How Can We Define the Long Memory Concept? An Econometric Survey
AbstractThe possibility of confusing long memory behavior with structural changes need to specify what kind of long memory behavior is concerned in literature and applications. One attraction of long memory models is that they imply different long run predictions and effects of shocks to conventional macroeconomic approaches. On other hand, there is substantial evidence that long memory processes describe rather well financial data such as forward premiums, interest rate differentials, inflation rates and exchanges rates. Until now little attention pays to the possibility of confusing long memory and structural change. This is different from the problem encountered concerning the possible confusing between structural changes and unit roots which now widely appreciated, see for instance Sowell (1990), Stock (1994) and Granger and Ding (1996). Here we do not consider this point of view and will focus on possible interrelationships between long memory behavior and structural changes. Different classes of structural changes model which exhibit some long memory behavior have been proposed. This long memory behavior could be an illusion generated by occasional level shifts then inducing the observed persistence, while most shocks dissipate quickly. In contrast, all shocks are equally persistent in a long memory model. In this talk we discuss different aspects of long memory behavior and specify what kinds of parametric models follow them. We discuss the confusion which can arise when empirical autocorrelation function of a short memory process decreases in an hyperbolic way.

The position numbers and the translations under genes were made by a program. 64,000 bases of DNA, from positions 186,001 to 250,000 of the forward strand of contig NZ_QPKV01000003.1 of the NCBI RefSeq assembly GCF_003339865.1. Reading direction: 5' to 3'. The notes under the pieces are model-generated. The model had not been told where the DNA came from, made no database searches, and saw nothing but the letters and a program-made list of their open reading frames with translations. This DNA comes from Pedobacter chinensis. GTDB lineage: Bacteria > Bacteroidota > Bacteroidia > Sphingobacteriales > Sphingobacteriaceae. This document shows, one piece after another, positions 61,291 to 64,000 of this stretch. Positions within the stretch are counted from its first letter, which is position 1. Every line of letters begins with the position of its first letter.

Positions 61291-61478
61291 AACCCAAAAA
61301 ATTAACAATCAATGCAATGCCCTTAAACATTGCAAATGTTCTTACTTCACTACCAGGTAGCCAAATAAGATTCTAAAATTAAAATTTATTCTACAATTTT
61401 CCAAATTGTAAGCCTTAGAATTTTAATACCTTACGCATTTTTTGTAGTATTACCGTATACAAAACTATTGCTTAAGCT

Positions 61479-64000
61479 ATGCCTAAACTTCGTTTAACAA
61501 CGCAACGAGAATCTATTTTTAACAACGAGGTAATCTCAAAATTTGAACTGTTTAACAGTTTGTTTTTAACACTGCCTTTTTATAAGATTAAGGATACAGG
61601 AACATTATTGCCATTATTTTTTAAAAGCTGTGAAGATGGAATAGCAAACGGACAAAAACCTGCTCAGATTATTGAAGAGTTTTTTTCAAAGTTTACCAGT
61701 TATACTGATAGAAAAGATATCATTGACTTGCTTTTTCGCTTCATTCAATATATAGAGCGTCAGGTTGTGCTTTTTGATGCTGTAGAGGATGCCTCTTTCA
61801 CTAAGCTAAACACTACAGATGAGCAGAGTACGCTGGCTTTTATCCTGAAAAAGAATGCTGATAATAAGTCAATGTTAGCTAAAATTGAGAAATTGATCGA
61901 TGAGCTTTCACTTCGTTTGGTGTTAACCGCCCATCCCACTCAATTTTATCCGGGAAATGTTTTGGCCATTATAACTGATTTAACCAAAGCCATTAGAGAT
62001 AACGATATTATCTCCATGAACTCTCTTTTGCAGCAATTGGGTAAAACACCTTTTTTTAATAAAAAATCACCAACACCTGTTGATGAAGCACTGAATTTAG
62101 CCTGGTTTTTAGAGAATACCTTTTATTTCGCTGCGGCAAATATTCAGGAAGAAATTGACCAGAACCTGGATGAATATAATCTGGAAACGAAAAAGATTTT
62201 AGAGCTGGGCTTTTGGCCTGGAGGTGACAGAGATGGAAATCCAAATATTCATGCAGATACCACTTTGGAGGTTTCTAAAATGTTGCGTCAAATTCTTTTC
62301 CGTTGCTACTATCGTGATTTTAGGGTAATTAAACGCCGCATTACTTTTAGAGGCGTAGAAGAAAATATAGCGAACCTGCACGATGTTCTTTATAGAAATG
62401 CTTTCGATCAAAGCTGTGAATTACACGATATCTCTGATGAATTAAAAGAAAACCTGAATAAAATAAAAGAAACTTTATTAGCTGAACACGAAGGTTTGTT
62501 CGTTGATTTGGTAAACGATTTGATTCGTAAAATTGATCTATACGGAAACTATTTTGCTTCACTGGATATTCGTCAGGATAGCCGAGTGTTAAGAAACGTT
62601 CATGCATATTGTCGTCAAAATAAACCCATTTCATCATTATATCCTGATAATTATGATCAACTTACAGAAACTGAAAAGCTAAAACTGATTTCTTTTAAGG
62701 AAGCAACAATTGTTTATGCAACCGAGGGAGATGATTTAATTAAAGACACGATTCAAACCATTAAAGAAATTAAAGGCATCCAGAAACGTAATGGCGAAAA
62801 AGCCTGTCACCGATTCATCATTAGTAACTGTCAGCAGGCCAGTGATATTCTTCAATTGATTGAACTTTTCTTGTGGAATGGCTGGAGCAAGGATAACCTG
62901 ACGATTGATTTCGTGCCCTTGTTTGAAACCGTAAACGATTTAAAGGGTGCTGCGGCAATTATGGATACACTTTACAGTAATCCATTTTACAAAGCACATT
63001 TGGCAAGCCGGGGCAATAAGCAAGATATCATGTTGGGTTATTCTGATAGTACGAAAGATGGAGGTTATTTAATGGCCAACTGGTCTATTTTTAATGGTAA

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Bibliographic InfoPaper provided by Econometric Society in its series Econometric Society 2004 Australasian Meetings with number 361.
Date of creation: 11 Aug 2004
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Chaos; Deconvolution; Long memory; Prediction; Wavelets;
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